Writing: Learning from experience

“The best way to improve your writing is to write more.” Of all the writing advice I’ve seen, this is probably the most-repeated one. And, also, the best and simplest one – both to understand and to execute.

You can take courses, read helpful blogs, read books to see storytelling in practice, and all of it will help you to understand the craft, there’s no doubt in that. And it never hurts to learn from others. But, you’ll never learn as much from these external sources than by experiencing the process yourself, with all the good and bad parts it brings. And the process takes a lot of time.

If MS Word counts the time at least somewhat properly, it took me 53 hours to write the 24k-word demo (originally intended to be around 5k but I got carried away) to see if I am even able to write – and, during that time, I learned almost nothing apart from the fact that I have no clue what I am doing.

It took me 308 hours to finish the first draft of the to-be book one, by that time at 235k words. And that was just putting the story together. When did I actually realize what am I doing wrong? Hard to say but I guess it was somewhere around the fourth draft (and some 450-ish hours without counting in the demo).

Of course, not everyone learns at the same speed. What I want to say is that time spent writing will lead to improvement. Some things come sooner, some later. In the third draft, I started realizing I am still overloading the sentences (and sometimes even paragraphs) even though I believed I got rid of that in the previous draft. It was only during the fourth draft when I started seeing which passages are unnecessary or very poorly done.

It was during the fifth draft I was finally able to admit that some scenes are unnecessary and, without external feedback, I’d probably never see that some things I’ve considered obvious aren’t really obvious because anyone else doesn’t know the story inside out.

Now, where’s the progress, you might ask.

Apart from working on the to-be first book, I also worked on the second and, eventually, third. It was there I saw the progress I was making. Yes, the first drafts are still riddled with typos, errors, and all the possible pitfalls of first drafts (such as placeholders and inconsistencies). However, it has better structure (from a sentence all the way to a chapter) and is not as bloated as the first draft of the first book was.

I also managed to improve my pace (partially because I quit checking every portion as soon as it was written) so even though the first draft of the second book was as long as the first draft of the first one, it took ‘only’ 192 hours (compared to the mentioned 308 of #1). The third book was drafted in 113 hours but is roughly 25% shorter so the comparison is not as exact.

So, the first proof of progress is working faster and slightly better.

I am also more ready to admit that some portion serves little purpose and is a removal candidate. In case of #1, I needed five drafts to realize I need to rework the beginning a lot. With #2, I am reworking the beginning in the second draft. Drafting #1 taught me to see that not everything is worth keeping in the story – and accepting that will hopefully make drafting #2 faster. Instead of admitting the weakness of some passages one at a time, each in separate draft, I hope to see more of them sooner. In other words: the second or third draft of #2 might be at the same level as the fifth or sixth draft of #1, because I’ve learned to see some of my mistakes – and learned how to see at least some of them.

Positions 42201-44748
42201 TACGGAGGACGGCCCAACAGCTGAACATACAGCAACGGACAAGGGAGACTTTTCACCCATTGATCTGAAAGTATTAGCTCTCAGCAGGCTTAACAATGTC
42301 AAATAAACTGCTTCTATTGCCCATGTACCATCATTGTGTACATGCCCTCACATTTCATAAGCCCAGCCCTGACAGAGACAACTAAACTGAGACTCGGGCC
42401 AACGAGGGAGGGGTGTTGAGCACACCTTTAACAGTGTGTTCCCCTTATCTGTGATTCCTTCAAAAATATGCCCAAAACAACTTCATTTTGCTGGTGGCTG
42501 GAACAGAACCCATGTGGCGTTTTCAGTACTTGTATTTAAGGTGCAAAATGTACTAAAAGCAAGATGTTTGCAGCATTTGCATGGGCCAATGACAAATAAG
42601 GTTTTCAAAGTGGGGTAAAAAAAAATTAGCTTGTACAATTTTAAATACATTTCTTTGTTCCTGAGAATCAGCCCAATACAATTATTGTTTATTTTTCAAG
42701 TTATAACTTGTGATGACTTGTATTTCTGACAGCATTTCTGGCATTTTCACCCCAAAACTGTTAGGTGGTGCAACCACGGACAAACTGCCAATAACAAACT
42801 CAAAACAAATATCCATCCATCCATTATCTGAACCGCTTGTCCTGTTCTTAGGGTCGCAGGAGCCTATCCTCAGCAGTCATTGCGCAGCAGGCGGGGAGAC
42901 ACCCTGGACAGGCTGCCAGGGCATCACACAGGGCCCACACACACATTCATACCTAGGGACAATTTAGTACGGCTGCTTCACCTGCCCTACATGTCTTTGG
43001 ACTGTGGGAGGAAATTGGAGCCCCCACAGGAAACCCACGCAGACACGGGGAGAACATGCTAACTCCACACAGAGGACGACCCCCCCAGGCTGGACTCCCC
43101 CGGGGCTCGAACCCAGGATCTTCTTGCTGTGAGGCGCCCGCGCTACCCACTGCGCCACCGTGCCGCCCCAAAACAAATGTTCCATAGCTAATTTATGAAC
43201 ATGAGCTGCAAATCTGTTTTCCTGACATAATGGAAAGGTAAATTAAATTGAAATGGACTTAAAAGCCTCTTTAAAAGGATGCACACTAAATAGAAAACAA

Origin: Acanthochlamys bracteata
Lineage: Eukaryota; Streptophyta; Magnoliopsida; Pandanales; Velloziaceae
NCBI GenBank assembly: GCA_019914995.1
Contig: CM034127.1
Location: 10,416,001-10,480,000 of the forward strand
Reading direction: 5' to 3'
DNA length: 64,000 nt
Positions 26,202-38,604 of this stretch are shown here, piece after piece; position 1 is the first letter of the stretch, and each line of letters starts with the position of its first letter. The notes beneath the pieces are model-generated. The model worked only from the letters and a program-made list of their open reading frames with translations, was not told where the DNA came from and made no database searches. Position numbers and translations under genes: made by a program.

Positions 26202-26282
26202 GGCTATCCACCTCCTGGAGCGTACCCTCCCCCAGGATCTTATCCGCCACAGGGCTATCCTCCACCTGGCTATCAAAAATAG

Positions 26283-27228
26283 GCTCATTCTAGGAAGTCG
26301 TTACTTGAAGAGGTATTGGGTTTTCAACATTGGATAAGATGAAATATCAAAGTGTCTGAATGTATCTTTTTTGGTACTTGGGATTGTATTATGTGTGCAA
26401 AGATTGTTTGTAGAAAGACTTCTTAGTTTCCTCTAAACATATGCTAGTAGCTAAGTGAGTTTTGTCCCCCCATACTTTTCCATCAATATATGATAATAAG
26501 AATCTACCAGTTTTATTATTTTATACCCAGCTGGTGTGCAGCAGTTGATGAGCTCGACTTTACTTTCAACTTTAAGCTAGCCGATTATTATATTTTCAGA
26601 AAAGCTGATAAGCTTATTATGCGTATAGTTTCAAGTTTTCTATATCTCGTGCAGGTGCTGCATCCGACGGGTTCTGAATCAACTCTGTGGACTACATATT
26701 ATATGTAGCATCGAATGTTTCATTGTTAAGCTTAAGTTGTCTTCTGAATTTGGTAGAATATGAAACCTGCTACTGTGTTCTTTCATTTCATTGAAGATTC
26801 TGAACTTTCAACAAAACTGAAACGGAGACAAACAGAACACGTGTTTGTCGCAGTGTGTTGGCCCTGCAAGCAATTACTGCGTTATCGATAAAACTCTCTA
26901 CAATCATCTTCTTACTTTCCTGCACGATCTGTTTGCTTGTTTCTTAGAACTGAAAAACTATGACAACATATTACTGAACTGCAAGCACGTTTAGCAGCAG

Another aspect is in taking the mentioned external advice into practice. No matter how well I thought I understand some of them, I needed to try a few times to actually pull it off (and I am still doubting some parts).

But, never forget one thing: you never stop learning. At least that’s what I think.

If you’re tempted to ask how much time I’ve spent writing so far, here it comes: 702 hrs on #1, 267 on #2, 114 on #3. Plus, the mentioned demo (53 hrs), rework of the original intro put aside to eventually become a short prequel (36 hrs) and a bit of side stuff (three or four smut-level 18+ scenes). In total, close to 1200 hours already and that’s not even counting time put into these blog posts. And I still feel like there’s much to learn.

So, to wrap it up: take all the advice you can get but know that you’ll need to experience it before you truly learn from it. By which, I anonymously thank to anyone who ever contributed to improving my skills, even if by a single paragraph.

I’ll welcome your thoughts on the matter of learning curve in your writing. Also, feel free to share some useful tips you’ve seen. And, most importantly, keep writing, because that’s how you truly improve.

6 thoughts on “Writing: Learning from experience

  1. Fascinating post, Tom. I love how you’ve been able to keep track of how many hours you’ve spent writing your series. Totally agree with you that the only way to learn writing skills is to practice them over and over again.

    Liked by 1 person

    • MS word tracks it in file properties so all I had to do was write the time down at the end of each draft and then mash it into a calculator when writing this post 🙂 The number is both scary and fascinating when I realize how much effort I gave to this dream of mine – and when I realize how much it’ll grow before I am done.

      Anyway, thanks for reading and for all the tips you share. They definitely helped me during the process.

      Liked by 1 person

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